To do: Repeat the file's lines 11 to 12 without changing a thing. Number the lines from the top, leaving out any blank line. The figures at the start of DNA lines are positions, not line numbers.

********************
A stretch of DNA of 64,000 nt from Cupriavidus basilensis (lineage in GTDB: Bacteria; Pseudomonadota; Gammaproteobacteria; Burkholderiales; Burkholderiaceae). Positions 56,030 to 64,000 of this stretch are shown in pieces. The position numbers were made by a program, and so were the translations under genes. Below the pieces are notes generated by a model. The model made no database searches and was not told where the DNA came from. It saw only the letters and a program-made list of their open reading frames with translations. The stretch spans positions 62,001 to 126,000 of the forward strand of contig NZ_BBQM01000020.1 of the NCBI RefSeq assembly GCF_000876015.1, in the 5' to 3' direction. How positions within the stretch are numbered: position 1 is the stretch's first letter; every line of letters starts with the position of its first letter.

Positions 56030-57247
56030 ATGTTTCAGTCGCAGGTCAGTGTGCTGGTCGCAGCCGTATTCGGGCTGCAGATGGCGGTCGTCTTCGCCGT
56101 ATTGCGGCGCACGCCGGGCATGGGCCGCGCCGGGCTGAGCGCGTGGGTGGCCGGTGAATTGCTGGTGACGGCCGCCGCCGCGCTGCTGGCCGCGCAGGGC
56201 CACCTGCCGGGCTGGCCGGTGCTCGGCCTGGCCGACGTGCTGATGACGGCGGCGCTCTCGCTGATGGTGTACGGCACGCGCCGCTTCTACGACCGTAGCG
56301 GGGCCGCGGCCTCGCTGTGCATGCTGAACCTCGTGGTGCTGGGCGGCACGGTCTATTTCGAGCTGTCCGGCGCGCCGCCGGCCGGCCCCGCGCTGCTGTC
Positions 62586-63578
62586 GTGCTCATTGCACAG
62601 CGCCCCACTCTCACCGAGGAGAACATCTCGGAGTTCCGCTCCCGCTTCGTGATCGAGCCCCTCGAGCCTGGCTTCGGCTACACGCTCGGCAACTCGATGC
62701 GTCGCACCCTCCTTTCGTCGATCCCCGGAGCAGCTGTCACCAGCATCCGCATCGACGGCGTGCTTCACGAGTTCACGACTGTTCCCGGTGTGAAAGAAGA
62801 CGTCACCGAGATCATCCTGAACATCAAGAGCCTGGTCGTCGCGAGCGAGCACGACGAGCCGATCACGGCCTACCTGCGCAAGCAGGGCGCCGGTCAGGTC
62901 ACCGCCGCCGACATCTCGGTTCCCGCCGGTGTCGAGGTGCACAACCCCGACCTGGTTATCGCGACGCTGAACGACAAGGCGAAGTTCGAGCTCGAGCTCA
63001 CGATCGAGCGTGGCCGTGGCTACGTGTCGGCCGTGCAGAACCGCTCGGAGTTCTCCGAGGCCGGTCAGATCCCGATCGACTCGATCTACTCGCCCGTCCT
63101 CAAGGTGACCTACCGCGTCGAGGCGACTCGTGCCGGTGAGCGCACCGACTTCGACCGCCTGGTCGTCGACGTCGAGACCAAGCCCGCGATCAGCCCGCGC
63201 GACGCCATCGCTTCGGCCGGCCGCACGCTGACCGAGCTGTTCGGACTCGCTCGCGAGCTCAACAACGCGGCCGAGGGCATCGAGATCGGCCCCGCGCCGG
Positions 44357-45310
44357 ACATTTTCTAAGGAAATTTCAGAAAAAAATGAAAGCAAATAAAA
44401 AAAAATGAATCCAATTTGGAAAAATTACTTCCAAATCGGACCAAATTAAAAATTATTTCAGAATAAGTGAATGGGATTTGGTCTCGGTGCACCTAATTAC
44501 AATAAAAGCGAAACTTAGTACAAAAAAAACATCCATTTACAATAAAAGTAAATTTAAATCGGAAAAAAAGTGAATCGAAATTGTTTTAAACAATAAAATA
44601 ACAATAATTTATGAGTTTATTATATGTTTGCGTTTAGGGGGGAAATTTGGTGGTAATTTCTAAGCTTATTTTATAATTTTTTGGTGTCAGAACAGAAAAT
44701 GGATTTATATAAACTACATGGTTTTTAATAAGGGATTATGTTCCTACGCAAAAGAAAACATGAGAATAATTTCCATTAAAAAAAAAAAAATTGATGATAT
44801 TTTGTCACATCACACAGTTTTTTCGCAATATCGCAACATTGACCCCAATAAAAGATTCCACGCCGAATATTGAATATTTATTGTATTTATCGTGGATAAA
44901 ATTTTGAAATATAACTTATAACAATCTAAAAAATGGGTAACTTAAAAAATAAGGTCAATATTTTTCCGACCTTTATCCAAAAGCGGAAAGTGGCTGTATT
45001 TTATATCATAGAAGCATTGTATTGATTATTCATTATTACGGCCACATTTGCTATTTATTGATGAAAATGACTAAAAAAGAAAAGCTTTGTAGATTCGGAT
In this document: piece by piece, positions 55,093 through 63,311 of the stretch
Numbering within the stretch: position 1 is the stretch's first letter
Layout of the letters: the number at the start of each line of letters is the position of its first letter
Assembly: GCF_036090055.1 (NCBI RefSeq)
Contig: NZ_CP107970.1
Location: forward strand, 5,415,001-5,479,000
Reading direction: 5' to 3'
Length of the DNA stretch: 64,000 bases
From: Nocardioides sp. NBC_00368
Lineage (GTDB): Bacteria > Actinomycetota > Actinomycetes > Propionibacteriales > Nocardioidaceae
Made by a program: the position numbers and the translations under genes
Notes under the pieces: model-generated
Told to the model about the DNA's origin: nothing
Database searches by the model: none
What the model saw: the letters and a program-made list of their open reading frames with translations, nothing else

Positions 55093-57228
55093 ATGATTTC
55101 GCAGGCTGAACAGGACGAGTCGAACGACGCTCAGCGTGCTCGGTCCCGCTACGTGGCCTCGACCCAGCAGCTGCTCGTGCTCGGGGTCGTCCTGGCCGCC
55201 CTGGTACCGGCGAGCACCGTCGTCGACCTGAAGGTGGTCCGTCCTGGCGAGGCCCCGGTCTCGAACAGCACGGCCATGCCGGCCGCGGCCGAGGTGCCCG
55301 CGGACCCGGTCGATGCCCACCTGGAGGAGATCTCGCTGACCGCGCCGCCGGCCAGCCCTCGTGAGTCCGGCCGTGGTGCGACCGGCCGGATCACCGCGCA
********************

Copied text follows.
62801 CGTCACCGAGATCATCCTGAACATCAAGAGCCTGGTCGTCGCGAGCGAGCACGACGAGCCGATCACGGCCTACCTGCGCAAGCAGGGCGCCGGTCAGGTC
62901 ACCGCCGCCGACATCTCGGTTCCCGCCGGTGTCGAGGTGCACAACCCCGACCTGGTTATCGCGACGCTGAACGACAAGGCGAAGTTCGAGCTCGAGCTCA